More WordTips (ribbon)

Using Go To with a Percentage

Need to jump a certain percentage of the way through a document? You can do it using the familiar Go To tab of the Find ...

Discover More

Checking for Matching Parentheses

There are lots of little "gotchas" that can make the difference between a finished document and a polished document. One ...

Discover More

Smart Quotes are Incorrectly Replaced

Not able to replace smart quotes as you want? Here are some ways that you can be sure that every smart quote is changed, ...

Discover More
Subscribe

FREE SERVICE: Get tips like this every week in WordTips, a free productivity newsletter. Enter your address and click "Subscribe."

View most recent newsletter.

Comments

If you would like to add an image to your comment (not an avatar, but an image to help in making the point of your comment), include the characters [{fig}] in your comment text. You’ll be prompted to upload your image when you submit the comment. Maximum image size is 6Mpixels. Images larger than 600px wide or 1000px tall will be reduced. Up to three images may be included in a comment. All images are subject to review. Commenting privileges may be curtailed if inappropriate images are posted.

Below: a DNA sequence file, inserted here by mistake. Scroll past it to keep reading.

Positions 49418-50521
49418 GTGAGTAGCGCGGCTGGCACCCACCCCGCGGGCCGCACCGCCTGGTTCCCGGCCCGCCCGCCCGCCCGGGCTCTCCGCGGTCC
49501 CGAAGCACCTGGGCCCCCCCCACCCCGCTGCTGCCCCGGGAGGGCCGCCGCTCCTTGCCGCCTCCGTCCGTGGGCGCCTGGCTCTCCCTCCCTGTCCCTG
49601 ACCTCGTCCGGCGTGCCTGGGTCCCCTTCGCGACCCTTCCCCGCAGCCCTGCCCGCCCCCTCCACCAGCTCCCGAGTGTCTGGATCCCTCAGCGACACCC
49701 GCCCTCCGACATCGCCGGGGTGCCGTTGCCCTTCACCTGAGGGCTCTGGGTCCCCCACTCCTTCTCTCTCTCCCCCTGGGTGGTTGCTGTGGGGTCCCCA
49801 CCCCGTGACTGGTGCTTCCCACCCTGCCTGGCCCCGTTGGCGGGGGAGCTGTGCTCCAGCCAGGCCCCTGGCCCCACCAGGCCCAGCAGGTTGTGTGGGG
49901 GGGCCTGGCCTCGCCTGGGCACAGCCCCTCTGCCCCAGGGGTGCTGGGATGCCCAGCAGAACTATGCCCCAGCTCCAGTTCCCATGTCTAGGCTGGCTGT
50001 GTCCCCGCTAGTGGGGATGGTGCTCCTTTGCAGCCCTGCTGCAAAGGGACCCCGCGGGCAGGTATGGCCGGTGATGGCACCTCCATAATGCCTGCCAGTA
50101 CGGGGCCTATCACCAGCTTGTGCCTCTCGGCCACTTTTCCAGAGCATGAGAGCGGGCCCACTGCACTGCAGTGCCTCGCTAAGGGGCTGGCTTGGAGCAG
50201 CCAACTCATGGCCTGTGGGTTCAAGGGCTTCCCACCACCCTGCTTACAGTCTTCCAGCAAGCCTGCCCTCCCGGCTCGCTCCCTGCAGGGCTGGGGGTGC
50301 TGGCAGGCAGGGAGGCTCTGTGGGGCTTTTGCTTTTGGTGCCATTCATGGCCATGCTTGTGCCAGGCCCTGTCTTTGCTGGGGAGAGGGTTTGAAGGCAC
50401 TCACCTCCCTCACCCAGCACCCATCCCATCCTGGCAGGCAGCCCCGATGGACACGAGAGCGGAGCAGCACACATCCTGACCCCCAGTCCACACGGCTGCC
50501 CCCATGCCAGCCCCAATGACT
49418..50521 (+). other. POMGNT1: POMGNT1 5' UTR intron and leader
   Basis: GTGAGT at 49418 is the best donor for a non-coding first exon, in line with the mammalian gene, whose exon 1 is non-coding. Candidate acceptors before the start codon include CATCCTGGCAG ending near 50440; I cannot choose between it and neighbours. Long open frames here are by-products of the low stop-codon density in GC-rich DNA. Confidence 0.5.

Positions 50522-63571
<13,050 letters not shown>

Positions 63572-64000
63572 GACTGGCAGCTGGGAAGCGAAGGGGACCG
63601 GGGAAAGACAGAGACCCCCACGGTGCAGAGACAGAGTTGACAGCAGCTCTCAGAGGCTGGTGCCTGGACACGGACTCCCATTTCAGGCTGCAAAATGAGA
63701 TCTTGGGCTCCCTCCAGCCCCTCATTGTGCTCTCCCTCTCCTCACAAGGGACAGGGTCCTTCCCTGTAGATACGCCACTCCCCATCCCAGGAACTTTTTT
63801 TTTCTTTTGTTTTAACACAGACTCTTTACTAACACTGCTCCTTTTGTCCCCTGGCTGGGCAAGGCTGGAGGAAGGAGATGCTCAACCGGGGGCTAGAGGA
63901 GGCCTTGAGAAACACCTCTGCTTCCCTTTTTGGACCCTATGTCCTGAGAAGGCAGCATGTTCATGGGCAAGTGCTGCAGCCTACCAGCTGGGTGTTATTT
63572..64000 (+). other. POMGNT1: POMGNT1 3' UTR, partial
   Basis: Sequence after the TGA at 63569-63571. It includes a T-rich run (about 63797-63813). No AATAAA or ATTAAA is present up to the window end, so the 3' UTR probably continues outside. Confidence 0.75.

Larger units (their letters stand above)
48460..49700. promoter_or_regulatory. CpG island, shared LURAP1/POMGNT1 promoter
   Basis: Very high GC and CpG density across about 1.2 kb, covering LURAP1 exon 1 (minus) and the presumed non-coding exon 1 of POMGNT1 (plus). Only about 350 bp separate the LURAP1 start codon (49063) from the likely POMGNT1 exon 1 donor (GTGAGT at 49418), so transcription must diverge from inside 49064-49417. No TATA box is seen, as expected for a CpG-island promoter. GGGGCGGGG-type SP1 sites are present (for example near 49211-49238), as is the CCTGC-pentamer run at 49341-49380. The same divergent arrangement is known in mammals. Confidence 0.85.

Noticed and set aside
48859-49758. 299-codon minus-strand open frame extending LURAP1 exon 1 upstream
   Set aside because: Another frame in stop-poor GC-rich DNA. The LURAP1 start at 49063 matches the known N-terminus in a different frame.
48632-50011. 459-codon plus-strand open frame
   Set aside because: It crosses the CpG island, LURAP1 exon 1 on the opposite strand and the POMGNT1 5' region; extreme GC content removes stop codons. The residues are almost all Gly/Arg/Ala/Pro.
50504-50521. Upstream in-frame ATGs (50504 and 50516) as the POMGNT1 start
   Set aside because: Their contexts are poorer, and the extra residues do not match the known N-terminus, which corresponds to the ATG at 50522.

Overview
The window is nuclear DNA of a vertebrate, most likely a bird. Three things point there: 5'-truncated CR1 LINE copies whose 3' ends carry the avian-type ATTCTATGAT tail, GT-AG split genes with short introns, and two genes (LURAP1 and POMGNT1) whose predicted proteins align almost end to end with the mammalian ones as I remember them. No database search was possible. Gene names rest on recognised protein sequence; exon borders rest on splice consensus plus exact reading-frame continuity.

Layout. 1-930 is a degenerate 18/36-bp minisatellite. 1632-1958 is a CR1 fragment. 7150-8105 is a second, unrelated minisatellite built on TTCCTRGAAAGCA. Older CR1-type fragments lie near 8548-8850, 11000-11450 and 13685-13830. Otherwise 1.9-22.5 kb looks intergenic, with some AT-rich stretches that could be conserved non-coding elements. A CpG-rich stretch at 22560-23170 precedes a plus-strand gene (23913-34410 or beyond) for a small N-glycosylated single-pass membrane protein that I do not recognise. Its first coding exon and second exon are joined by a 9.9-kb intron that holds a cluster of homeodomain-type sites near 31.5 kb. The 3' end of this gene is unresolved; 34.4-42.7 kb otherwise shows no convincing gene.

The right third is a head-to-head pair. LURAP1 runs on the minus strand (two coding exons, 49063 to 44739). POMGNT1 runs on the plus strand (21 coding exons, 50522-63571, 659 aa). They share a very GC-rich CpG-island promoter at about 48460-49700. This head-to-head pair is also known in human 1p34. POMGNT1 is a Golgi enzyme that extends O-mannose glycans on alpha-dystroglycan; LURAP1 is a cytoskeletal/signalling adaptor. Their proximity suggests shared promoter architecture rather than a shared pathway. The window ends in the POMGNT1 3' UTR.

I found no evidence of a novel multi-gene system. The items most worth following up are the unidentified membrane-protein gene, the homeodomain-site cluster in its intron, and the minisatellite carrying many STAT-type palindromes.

What is 5 + 2?

2016-11-05 05:02:48

Barry

This is nice, but how does the first sThisPar get initialized in the first place? I mean, without Lee's comparison macro this tip doesn't do us much good. Would Lee be willing to share his macro with the Tips.Net world?


This Site

Got a version of Word that uses the ribbon interface (Word 2007 or later)? This site is for you! If you use an earlier version of Word, visit our WordTips site focusing on the menu interface.

Newest Tips
Subscribe

FREE SERVICE: Get tips like this every week in WordTips, a free productivity newsletter. Enter your address and click "Subscribe."

(Your e-mail address is not shared with anyone, ever.)

View the most recent newsletter.